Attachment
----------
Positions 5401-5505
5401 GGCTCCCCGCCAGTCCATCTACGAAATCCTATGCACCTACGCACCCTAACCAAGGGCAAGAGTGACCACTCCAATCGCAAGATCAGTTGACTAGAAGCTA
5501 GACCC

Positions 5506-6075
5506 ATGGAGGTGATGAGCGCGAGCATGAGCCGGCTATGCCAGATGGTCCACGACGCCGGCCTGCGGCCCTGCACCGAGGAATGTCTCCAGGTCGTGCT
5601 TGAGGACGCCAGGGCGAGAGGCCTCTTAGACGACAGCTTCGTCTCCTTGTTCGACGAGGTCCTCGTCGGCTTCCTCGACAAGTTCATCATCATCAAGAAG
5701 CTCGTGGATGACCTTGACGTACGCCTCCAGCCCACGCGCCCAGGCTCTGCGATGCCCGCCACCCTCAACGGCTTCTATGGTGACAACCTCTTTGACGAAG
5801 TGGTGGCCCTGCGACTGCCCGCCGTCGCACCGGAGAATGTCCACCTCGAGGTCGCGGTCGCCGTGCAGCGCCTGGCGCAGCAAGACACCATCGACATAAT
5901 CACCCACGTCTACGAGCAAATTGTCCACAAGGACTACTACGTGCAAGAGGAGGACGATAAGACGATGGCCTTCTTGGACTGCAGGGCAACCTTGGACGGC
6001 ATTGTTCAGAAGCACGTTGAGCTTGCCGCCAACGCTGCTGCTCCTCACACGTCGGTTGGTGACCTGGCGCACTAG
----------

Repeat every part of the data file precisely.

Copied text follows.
Positions 5401-5505
5401 GGCTCCCCGCCAGTCCATCTACGAAATCCTATGCACCTACGCACCCTAACCAAGGGCAAGAGTGACCACTCCAATCGCAAGATCAGTTGACTAGAAGCTA
5501 GACCC

Positions 5506-6075
5506 ATGGAGGTGATGAGCGCGAGCATGAGCCGGCTATGCCAGATGGTCCACGACGCCGGCCTGCGGCCCTGCACCGAGGAATGTCTCCAGGTCGTGCT
5601 TGAGGACGCCAGGGCGAGAGGCCTCTTAGACGACAGCTTCGTCTCCTTGTTCGACGAGGTCCTCGTCGGCTTCCTCGACAAGTTCATCATCATCAAGAAG
5701 CTCGTGGATGACCTTGACGTACGCCTCCAGCCCACGCGCCCAGGCTCTGCGATGCCCGCCACCCTCAACGGCTTCTATGGTGACAACCTCTTTGACGAAG
5801 TGGTGGCCCTGCGACTGCCCGCCGTCGCACCGGAGAATGTCCACCTCGAGGTCGCGGTCGCCGTGCAGCGCCTGGCGCAGCAAGACACCATCGACATAAT
5901 CACCCACGTCTACGAGCAAATTGTCCACAAGGACTACTACGTGCAAGAGGAGGACGATAAGACGATGGCCTTCTTGGACTGCAGGGCAACCTTGGACGGC
6001 ATTGTTCAGAAGCACGTTGAGCTTGCCGCCAACGCTGCTGCTCCTCACACGTCGGTTGGTGACCTGGCGCACTAG